For once that the EDB/FSC engages in some debate, it overly misses the target. In their IMF Working Paper (which are not the views of the IMF) ‘The Cost and Benefits of Tax Treaties with Investment Hubs: Findings from Sub-Saharan Africa’, Sebastian Beer and Jan Loeprick do mention that they have examined the effects of concluding Double Tax Treaties (DTTs) with investment hubs empirically on the basis of a panel data set of 41 African economies from 1985 to 2015. The argument by the EDB/FSC that the paper does not reflect on the contribution of Mauritius towards productive investment in Africa is ridiculous. The article focuses mainly on DTTs. Moreover, the EDB, by arguing that the WP ignores the recent changes brought to the global business regime (mainly to ensure greater substance and tax transparency and to combat anti-money laundering and the financing of terrorism (AML/FT)) only strengthens the WP’s case for the large magnitudes of treaty-related base erosion and profit shifting, that is before the legal amendments in the Finance Act 2018. As the perpetually confused Minister of Financial services puts in “Now we are fully compliant…” meaning that before…
A recent article from ‘Foreign Policy’ – “African Governments Are Paying for the World Bank’s Mauritius Miracle” does support the IMF working paper’s findings that “ghost offices on the small island provide legal but questionable means of siphoning tax dollars away from poor countries and into the pockets of the global elite.”
A wasted effort by the EDB/FSC, a mere “coup d’épée dans l’eau”.
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Same old tricks appealing to the vote bank
Politicians never learn. Some are using the same old sectarian issues, while others use some incidents to their advantage to win people to their side. There is an issue dealing with widows/pensioners which suddenly has to be brought to the forefront. There is the case of a too-zealous blogger posting some unconvincing and defamatory comments which is an excellent opportunity for posing as a victim appealing to voters’ sense of fairness and basic decency in interactions. Effective tactics to try to win over voters!!!
But we are a step ahead of them. With the spread of social media their tactics have an ephemeral effect as these are analysed, shared, mocked at and rapidly dismissed as trash. These same old tricks work no more. Now, more and more, the politicians are being put to the grill. We impose our agenda, our set of questions and issues. We want to know their views on India’s plans on Agalega, on the targeting of pensions, on Saudi Arabia’s rogue behaviour, on the slashing of fuel taxes, on the Freedom of Information Act, on the Declaration of Assets Act, on cronyism…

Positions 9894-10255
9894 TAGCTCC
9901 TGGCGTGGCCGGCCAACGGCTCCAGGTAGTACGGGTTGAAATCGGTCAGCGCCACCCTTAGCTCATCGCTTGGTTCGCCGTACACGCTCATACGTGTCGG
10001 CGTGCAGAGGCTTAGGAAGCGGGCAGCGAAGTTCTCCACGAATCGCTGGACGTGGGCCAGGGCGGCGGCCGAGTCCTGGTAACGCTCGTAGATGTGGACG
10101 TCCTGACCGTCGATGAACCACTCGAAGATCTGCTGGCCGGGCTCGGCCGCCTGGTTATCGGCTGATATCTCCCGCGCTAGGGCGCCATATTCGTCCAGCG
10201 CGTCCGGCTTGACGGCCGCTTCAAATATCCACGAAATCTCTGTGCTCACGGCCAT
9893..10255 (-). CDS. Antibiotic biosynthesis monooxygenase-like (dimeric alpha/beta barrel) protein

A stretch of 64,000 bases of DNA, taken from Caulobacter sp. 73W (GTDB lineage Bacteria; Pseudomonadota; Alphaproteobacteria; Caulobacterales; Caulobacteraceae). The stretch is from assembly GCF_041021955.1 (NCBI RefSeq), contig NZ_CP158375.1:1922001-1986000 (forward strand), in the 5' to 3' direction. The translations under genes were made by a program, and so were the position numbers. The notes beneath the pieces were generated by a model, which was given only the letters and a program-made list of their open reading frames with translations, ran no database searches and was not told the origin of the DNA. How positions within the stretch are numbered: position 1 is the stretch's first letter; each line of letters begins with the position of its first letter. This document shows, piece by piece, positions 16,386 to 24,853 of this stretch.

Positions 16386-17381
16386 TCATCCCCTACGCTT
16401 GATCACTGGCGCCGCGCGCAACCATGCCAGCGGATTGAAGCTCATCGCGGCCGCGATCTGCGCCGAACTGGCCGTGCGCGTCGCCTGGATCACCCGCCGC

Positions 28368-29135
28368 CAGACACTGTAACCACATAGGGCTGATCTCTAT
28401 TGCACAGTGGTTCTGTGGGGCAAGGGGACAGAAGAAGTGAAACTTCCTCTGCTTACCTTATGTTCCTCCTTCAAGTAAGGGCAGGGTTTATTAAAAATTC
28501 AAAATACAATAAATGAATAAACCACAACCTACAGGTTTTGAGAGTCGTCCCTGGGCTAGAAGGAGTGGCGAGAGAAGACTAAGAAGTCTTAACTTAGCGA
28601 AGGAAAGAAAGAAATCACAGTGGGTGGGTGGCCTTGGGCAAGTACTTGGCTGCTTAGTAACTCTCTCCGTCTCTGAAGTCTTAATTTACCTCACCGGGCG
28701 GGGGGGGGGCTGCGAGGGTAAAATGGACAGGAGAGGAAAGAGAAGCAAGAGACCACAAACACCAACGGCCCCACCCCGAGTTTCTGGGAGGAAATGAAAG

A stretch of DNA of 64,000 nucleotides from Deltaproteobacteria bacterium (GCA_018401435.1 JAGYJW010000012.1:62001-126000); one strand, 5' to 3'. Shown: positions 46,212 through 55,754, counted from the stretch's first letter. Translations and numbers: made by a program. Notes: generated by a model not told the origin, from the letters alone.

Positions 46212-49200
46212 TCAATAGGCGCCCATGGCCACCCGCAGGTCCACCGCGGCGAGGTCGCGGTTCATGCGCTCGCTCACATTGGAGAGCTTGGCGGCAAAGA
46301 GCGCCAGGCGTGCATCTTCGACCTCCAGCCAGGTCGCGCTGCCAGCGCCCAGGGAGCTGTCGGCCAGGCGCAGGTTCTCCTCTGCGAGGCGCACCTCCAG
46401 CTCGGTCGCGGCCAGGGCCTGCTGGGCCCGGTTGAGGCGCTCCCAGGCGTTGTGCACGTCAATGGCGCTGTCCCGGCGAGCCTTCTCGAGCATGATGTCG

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The Ethnic Census: Majority-Minority unending debate
at a press conference on the question of ethnic census, Jean-Maurice Labour of the diocese of Port Louis had this to say: “The minority of yesterday is no longer the minority of today.” You would think that this man of god would transcend the divide of majority-minority to reflect on universal human interests? He wants his flock to have access to more opportunities and they need access to the levers of power and Affirmative Action.
But the battle is not between majorities and minorities. It’s between forces and institutions that want to bend the arc of history away from mature meritocracy and equality and forces that want to claim those rights. This is a contest that cuts across communities with varying degrees of intensity. But it is something of an own goal when our priest, rather than reconfiguring the debate as one of access and equality also comes to be invested in the contest of compulsory identities rather than the human identity we have in common.
If we continue with race-driven policies in the delusion that they will enable us to “get beyond racism”, we will only ensure the perpetuation of racial and ethnic divisions far into the future.
2018 International Convention on QCs in Singapore
Out of a total of 480 teams from 14 countries, each of the six teams which represented Mauritius at this International Convention won Gold Awards for their respective project. Cervonic Ltd from the IBL Group won the Best In-Country Award among the six Mauritian teams. The 3-year Strategic Plan elaborated by the National Productivity and Competitiveness Council (NPCC) and its efforts at providing opportunities to Small and Medium Enterprises as well as large companies and public sector organisations, and to showcase outstanding productivity and quality improvement initiatives will definitely help in boosting productivity, reduce waste and enhance overall competitiveness. Over the period 2007-17, the contribution of labour to the 3.8% average annual growth in GDP over the period had been 13% and that of capital 64%. The remaining 23% represented the contribution of Total Factor Productivity (TFP) – qualitative factors such as training, management, technology, institutions and policies. Mauritius will have to rely more heavily on such initiatives by the NPCC to boost TFP growth and move to a higher plateau of sustainable economic growth.
* Published in print edition on 1 November 2018